No. 2011/32 - Jakarta, Indonesia - October 2, 2011
Check Against Delivery
I’d like to thank Minister [of Trade for Indonesia Mari] Pangestu for hosting today’s ceremony, and also for being a steadfast advocate for closer ties between Canada and all of the countries of the Association of Southeast Asian Nations [ASEAN].
Indonesia is chair of ASEAN and Canada’s country coordinator on economic matters, and we appreciate its leadership in bringing us together tonight.
Let me extend Canada’s strong encouragement for the work under way to create an ASEAN community by 2015.
It’s a formidable goal, one that will sharpen ASEAN’s competitive edge and further cement its position in the global economy in the years to come.
Canada is proud of our partnership with ASEAN.
Next year, we celebrate 35 years of partnership and friendship between Canada and ASEAN.
Canada is one of ASEAN’s longest dialogue partners, and we have achieved many successes together over the years.
And today, we’ve reached another important milestone: the adoption of the ASEAN-Canada Joint Declaration on Trade and Investment.
Canada is proud of this achievement.
We see enormous opportunity in ASEAN.
It’s a region with a growing middle class and abundant natural resources—an increasingly integrated region that’s attracting trade and investment from around the world.
It’s also home to vitally important shipping lines, connecting the world’s trade to dynamic and powerful economies throughout Asia and beyond.
Canada wants to do more business in and with this important region.
Together, we’ve built a great track record of success, even in the face of the global recession.
Last year, our bilateral merchandise trade reached $13.8 billion.
That makes ASEAN, as a group, Canada’s seventh most important trading partner.
Over the last decade, bilateral merchandise trade has increased by over 52 percent.
Many companies from the region are discovering what Canada has to offer.
Firms like Petronas of Malaysia, PTT Exploration and Production Public Company Limited of Thailand and Temasek Holdings of Singapore are making significant investments in Canada.
They’re tapping into Canadian advantages like our low-tax business environment, our stable and strong financial system, and our talented workforce.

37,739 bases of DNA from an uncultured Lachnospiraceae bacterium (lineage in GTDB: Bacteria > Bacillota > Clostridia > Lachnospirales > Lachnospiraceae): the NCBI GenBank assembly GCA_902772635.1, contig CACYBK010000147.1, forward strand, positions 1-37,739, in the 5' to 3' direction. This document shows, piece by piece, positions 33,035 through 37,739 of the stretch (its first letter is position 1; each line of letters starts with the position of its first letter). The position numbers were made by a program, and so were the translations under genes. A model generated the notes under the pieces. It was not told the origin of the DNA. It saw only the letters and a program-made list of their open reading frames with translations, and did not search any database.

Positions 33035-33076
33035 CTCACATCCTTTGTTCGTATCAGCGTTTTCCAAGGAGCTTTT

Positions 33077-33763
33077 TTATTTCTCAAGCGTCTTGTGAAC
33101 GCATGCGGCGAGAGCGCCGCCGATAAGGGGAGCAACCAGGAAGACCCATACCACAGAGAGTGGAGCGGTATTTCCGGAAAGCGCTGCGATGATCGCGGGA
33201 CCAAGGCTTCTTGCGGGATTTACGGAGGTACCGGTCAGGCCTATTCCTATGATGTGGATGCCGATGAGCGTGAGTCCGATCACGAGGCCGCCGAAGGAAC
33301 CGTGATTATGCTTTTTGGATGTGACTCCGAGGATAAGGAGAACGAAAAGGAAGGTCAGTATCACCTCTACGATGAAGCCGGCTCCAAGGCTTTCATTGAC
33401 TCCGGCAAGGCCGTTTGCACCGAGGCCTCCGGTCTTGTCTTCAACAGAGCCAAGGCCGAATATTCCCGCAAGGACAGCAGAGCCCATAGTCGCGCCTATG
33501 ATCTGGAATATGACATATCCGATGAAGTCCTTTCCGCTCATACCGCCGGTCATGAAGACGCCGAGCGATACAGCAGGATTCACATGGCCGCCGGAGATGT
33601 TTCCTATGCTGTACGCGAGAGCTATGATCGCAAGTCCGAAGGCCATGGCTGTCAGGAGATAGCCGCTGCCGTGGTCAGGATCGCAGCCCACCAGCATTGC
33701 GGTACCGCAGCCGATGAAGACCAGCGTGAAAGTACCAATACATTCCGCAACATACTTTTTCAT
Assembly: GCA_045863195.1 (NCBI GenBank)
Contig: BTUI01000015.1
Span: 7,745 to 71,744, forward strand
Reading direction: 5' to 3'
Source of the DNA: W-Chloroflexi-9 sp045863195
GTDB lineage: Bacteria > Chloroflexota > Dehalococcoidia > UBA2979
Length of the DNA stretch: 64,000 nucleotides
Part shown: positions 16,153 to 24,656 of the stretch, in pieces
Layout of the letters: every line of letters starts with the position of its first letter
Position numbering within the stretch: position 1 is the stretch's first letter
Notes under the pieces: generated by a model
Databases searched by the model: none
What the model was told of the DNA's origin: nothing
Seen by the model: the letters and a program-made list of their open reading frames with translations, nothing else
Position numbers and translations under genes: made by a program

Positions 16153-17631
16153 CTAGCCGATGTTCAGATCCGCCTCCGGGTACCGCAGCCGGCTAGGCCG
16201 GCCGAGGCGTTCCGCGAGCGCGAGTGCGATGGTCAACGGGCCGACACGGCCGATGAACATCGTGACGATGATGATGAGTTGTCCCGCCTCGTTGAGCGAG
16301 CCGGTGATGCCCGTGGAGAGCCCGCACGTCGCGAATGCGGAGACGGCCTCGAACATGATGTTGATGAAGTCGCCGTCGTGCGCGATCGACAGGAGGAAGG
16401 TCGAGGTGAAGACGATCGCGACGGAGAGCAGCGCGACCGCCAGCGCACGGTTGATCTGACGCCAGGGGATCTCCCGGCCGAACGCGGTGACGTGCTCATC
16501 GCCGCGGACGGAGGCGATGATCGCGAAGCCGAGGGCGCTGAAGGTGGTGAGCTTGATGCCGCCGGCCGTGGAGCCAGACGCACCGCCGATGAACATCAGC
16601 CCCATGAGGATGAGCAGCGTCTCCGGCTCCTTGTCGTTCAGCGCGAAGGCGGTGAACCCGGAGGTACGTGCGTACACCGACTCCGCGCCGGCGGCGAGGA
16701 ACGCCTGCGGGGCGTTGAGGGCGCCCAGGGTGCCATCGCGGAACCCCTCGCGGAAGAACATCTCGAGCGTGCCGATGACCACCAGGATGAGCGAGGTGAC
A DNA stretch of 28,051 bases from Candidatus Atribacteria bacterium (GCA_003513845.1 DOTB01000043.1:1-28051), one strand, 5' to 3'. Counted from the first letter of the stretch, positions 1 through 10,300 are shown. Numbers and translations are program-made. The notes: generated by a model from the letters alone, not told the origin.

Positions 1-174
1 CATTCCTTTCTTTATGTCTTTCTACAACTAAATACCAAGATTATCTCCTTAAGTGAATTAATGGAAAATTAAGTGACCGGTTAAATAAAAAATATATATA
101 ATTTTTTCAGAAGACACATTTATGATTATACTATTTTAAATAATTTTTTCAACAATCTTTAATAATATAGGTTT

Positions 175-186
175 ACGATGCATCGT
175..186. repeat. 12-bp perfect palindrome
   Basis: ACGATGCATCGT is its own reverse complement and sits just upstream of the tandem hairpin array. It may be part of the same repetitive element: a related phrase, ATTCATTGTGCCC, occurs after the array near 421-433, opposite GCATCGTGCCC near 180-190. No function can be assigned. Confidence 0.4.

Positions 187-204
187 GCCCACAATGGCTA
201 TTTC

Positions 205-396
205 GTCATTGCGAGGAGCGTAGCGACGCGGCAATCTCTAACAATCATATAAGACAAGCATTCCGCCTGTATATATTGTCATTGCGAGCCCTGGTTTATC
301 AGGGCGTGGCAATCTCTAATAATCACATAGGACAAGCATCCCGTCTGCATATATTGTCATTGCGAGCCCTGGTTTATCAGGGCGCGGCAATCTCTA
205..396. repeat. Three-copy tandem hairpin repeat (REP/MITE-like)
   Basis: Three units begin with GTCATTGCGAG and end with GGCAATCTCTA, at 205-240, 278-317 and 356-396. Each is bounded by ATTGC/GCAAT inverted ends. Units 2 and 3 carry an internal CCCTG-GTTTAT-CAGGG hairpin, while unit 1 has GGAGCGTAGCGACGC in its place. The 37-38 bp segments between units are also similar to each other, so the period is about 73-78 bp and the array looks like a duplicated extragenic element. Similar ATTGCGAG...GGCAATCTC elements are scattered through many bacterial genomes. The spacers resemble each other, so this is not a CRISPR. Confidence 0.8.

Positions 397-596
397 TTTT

And last year, Canada’s investment in the ASEAN region was more than our investment in China and India combined.
Canada wants to build on this record of success, especially today, as all of our countries continue to look for new opportunities and sources of jobs and prosperity for our citizens.
That’s why our joint declaration is so important.
It’s the first trade and investment agreement adopted between Canada and ASEAN.
It shows our commitment to exploring new ways to deepen our economic ties in the years ahead, and calls for stronger collaboration between business and government.
We’re encouraging businesses on both sides of the Pacific to help shape the policies, tools and programs that will expand trade, and foster more two-way investment in the years ahead.
Arrangements like the one we’re adopting today demonstrate the power of partnerships to help see us through these uncertain global economic times.
Canada’s government is committed to creating more partnerships like this with our friends around the world.
We’ve embarked upon an ambitious free trade plan to create new jobs and open new doors of opportunity for Canadians.
Since 2006, we’ve demonstrated Canada’s commitment to free and open trade by concluding new agreements with nine countries.
And we’re negotiating many more, including with the European Union and with India.
Canadians look forward to working with our friends around the world, including throughout Asia, to create new opportunities and spark new sources of jobs and prosperity for our citizens in the years to come.